When the pure, unadulterated real thing comes along it makes one's ears perk up. “Rigamaroll”, tenor saxophonist Jerry Bergonzi's latest release, is a stimulating, straight-ahead session comprised of his original compositions that are framework for boundary-pushing improvisation from a stellar group. The leader's clean, confident tenor sound is embellished by Phil Grenadier's burnished trumpet playing, Bruce Barth's edgy piano work and solid support from bassist Dave Santoro and drummer Andrea Michelutti.
Bergonzi, a Boston, MA native, is a full-time professor at New England Conservatory and has toured the world – initially as a member of Dave Brubeck's group in the 1970s and 80s and subsequently as performer and clinician. He has an extensive discography that is comprised of over forty albums as leader or co-leader. Influenced by John Coltrane, Sonny Rollins and Hank Mobley, Bergonzi's smoothly articulated tenor voice gets inside a composition and its harmonic structure, offering challenging and attractive soloing.
“Rigamaroll” reaches out and lures the listener with creative and rewarding music. The opening track “Awake” broils with a dissonant head launching the soloists on spirited explorations while the brooding “An Internal Affair” is framework for more laid-back improvisation. “Rise Up” has Santoro's bass setting up an ethereal mood. In a sense, Bergonzi's compositions and his sound have a lot of similarity to those of Wayne Shorter in their intricate, probing, mysterioso qualities. “A Hankering” presumably has Hank Mobley in mind with its strong post-bop flavor and Grenadier recalling Freddie Hubbard's stylistic flights. Barth's angular contribution on this number is reminiscent of Bud Powell and Herbie Nicholls with its bop flair. The title track begins with a soft cascade of notes from Barth and then the horns. Bergonzi is always saying something while creating exhilarating sound textures and using the range of his horn. Barth's scintillating piano work and Grenadier's marvelously enunciated trumpet playing add further substance, as does the opportunity for Michelutti to enhance the percussive mood on this interesting number. “Do It To Do It” glides into a nice outing for Santoro at the bass with his crisp sound. Barth follows with another captivating solo, then it's Bergonzi locking into the beat and Grenadier displaying a punch and virtuosity that makes one wonder why we do not hear more from him. “Lunar Aspects” takes the album out with a plaintive melodic line and more substantive ensemble work from this superior group.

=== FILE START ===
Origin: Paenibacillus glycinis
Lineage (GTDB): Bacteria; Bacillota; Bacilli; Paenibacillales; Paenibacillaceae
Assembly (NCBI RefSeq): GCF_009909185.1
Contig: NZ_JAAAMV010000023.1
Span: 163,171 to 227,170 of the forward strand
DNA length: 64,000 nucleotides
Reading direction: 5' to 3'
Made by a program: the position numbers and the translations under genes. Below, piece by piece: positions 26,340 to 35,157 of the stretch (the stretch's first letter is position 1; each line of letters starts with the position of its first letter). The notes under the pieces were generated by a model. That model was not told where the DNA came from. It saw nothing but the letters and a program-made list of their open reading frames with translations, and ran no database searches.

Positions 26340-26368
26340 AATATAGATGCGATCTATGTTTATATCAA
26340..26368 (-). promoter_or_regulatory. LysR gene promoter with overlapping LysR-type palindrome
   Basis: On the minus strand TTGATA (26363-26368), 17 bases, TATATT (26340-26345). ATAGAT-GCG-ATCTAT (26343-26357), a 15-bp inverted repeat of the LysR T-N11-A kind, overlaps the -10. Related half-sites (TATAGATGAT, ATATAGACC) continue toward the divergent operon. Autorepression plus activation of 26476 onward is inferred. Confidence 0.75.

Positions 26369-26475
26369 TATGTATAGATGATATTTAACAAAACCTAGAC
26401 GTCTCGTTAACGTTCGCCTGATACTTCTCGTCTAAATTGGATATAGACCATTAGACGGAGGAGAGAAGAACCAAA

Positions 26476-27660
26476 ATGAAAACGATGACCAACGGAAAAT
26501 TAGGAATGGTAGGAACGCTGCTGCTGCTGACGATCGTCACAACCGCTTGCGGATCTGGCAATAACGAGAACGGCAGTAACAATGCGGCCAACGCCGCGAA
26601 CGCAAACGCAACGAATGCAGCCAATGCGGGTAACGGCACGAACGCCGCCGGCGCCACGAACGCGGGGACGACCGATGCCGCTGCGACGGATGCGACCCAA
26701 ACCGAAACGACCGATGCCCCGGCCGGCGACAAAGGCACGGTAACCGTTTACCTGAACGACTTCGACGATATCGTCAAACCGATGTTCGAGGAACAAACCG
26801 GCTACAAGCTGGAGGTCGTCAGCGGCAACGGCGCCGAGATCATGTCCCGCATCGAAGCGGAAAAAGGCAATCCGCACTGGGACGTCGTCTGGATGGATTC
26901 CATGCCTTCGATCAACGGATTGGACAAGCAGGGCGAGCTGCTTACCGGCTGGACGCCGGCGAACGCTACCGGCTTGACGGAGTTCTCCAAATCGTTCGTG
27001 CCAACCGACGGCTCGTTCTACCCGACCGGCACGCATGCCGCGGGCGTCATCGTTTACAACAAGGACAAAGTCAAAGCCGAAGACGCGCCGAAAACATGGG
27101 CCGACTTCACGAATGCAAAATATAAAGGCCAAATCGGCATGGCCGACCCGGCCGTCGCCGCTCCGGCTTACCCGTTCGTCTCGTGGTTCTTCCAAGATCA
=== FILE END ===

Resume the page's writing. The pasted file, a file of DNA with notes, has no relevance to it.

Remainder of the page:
Albums such as “Rigamaroll” set a high standard. Bergonzi's music is like fine bourbon with complex musical flavors and well-aged depth.
Personnel: Jerry Bergonzi: tenor saxophone; Phil Grenadier: trumpet; Bruce Barth: piano; Dave Santoro: bass; Andrea Michelutti: drums
Tracks: Awake; An Internal Affair; Rise Up; A Hankering; Tidlig; Rigamaroll; Do It To Do It; Lunar Aspects